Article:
The cancer/testis antigen HCA587 (also known as MAGE-C2), one of the most immunogenic tumor antigens, is overexpressed in a wide spectrum of malignant tumors and can serve as a target for immunotherapy. In this study, we synthesized 14 overlapping (25-35 amino acids) long peptides representing the sequence of the most immunogenic part of the HCA587 protein and evaluated the antigen-specific immune responses and antitumor effects generated by immunization with the synthetic long peptide (SLP) vaccine in a mouse model. HCA587 SLPs in combination with adjuvants CFA and CpG ODN induced potent T-cell responses, which were dominated by type 1 cytokine IFN-?-producing CD4(+) T cells as measured by ELISPOT and intracellular cytokine staining assay. Moreover, HCA587 SLP vaccination conferred protection against challenge with HCA587-expressing B16 melanoma in a therapeutic setting. Our findings may provide a scientific basis for the use of HCA587-derived long overlapping peptide vaccine for the treatment of patients with cancer in future clinical trials.
Riboflavin is the precursor of flavin mononucleotide (FMN) and flavin adenine dinucleotide (FAD), essential cofactors for many metabolic enzymes that catalyze a variety of biochemical reactions. Previously we showed that free flavin (riboflavin, FMN, and FAD) concentrations were decreased in leaves of transgenic Arabidopsis plants expressing a turtle riboflavin-binding protein (RfBP). Here, we report that flavin downregulation by RfBP induces the early flowering phenotype and enhances expression of floral promoting photoperiod genes.
The cancer testis antigen HCA587 is an attractive candidate for T cell-based immunotherapy because it is overexpressed in a wide spectrum of malignant tumors but not normal tissues, except testis. Several CTL epitopes derived from HCA587 have been described. Our aim was to identify helper T lymphocyte epitopes of HCA587 for the optimization of T cell-based immunotherapies against HCA587-expressing tumors. Candidate helper T lymphocyte epitopes for HCA587 were predicted using the SYFPEITHI algorithm and were tested for their ability to induce helper T lymphocyte responses by in vitro peptide vaccination of CD4(+) T lymphocytes from healthy individuals and hepatocellular carcinoma patients. Four CD4(+) T-cell epitopes for HCA587 (p43-57, p145-159, p186-200 and p249-263) were identified. Among them, the p43-57 epitope was shown to be naturally processed and presented by HCA587-expressing tumor cells as well as autologous dendritic cells pulsed with whole-protein HCA587. Notably, this epitope behaved as a promiscuous T-cell epitope as it stimulated T cells in the context of more than one HLA class II allele. Thus, p43-57 is the first HCA587-derived major histocompatibility complex class II-restricted epitope to fulfil all prerequisites for use as a peptide vaccine in patients with HCA587-expressing tumors.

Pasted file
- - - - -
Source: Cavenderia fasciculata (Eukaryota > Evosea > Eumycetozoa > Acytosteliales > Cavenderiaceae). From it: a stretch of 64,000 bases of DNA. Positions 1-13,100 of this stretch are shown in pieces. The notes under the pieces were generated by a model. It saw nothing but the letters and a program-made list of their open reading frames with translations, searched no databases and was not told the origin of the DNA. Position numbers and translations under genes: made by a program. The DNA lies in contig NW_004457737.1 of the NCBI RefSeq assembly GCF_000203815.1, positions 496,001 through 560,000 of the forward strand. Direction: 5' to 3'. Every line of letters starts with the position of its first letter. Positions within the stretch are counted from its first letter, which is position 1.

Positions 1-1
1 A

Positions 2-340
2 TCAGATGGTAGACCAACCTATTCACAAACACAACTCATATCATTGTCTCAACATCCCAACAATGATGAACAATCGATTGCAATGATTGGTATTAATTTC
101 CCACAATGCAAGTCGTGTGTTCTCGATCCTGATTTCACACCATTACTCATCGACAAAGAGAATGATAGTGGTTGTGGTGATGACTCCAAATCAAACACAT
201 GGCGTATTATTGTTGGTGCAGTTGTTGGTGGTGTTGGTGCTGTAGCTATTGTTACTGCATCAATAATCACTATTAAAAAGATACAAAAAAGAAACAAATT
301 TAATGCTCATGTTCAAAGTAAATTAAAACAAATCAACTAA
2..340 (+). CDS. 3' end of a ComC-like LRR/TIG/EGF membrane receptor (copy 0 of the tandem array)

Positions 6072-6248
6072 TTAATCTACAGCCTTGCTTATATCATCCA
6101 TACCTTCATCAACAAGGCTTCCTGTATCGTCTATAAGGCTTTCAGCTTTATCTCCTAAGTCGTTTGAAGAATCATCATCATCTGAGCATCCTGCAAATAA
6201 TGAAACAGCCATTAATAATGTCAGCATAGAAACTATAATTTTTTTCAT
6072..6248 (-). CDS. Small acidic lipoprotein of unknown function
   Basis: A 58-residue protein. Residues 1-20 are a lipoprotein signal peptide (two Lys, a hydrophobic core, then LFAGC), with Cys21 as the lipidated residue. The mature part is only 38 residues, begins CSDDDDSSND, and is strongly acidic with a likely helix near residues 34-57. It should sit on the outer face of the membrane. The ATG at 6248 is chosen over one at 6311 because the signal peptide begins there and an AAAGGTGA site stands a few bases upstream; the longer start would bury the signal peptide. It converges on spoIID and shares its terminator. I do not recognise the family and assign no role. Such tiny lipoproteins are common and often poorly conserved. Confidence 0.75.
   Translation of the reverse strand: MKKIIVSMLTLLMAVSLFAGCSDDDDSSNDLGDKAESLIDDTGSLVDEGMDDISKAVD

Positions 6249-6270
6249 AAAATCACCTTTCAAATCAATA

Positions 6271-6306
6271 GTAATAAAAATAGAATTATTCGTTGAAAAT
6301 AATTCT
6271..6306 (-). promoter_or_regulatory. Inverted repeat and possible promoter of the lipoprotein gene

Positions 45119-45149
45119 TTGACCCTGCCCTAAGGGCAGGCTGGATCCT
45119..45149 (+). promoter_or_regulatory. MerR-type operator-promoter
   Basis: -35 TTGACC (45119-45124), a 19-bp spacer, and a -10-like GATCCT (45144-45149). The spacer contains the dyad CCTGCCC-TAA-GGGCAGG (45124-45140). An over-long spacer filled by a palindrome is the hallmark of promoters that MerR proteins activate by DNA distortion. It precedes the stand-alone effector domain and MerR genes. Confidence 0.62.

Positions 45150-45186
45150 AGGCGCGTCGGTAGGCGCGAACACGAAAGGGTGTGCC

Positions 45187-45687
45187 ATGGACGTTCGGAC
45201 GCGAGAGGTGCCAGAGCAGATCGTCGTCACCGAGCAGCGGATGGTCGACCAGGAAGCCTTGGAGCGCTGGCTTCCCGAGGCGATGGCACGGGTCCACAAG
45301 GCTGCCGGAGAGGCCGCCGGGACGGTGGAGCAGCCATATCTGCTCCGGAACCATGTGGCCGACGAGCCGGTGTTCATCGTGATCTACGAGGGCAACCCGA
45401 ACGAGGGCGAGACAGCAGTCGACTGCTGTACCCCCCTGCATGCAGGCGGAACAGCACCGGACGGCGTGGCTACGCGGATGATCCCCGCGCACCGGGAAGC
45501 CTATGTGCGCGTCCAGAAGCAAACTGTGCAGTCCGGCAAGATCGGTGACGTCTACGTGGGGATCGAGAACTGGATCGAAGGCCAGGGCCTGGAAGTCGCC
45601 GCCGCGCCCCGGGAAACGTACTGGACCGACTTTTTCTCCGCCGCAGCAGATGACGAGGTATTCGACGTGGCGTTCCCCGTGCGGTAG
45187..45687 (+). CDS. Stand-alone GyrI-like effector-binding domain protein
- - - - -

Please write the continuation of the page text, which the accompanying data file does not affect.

HCA587 (also known as MAGE-C2) is a "cancer-testis" antigen highly expressed in a number of malignancies with unique immunological properties, making it a promising target for tumor immunotherapy. In this report, we demonstrated that HCA587 protein, when formulated with adjuvants CpG-containing oligodeoxynucleotides (CpG ODN) and ISCOM, was capable of inducing a potent cellular and humoral immune response as indicated by the presence of a large number of HCA587-specific, IFN-?-producing CD4(+) T cells and high levels of HCA587-specific antibodies. More importantly, vaccination with HCA587 conferred protection against challenge with HCA587-expressing B16 melanoma in prophylactic and therapeutic settings. In analysis of the mechanisms underlying the protective effect, we showed that the vaccination was followed by enhanced accumulation of tumor-infiltrating lymphocytes (TILs) with enrichment of conventional CD4(+) T cells but reduced representation of Treg cells. Further, the antitumor effect was largely abrogated in mice either depleted of CD4(+) T cells or deficient for IFN-?. These results indicate that HCA587 protein vaccine possesses evident antitumor activity in a mouse model and holds promise for treatment of human cancers.
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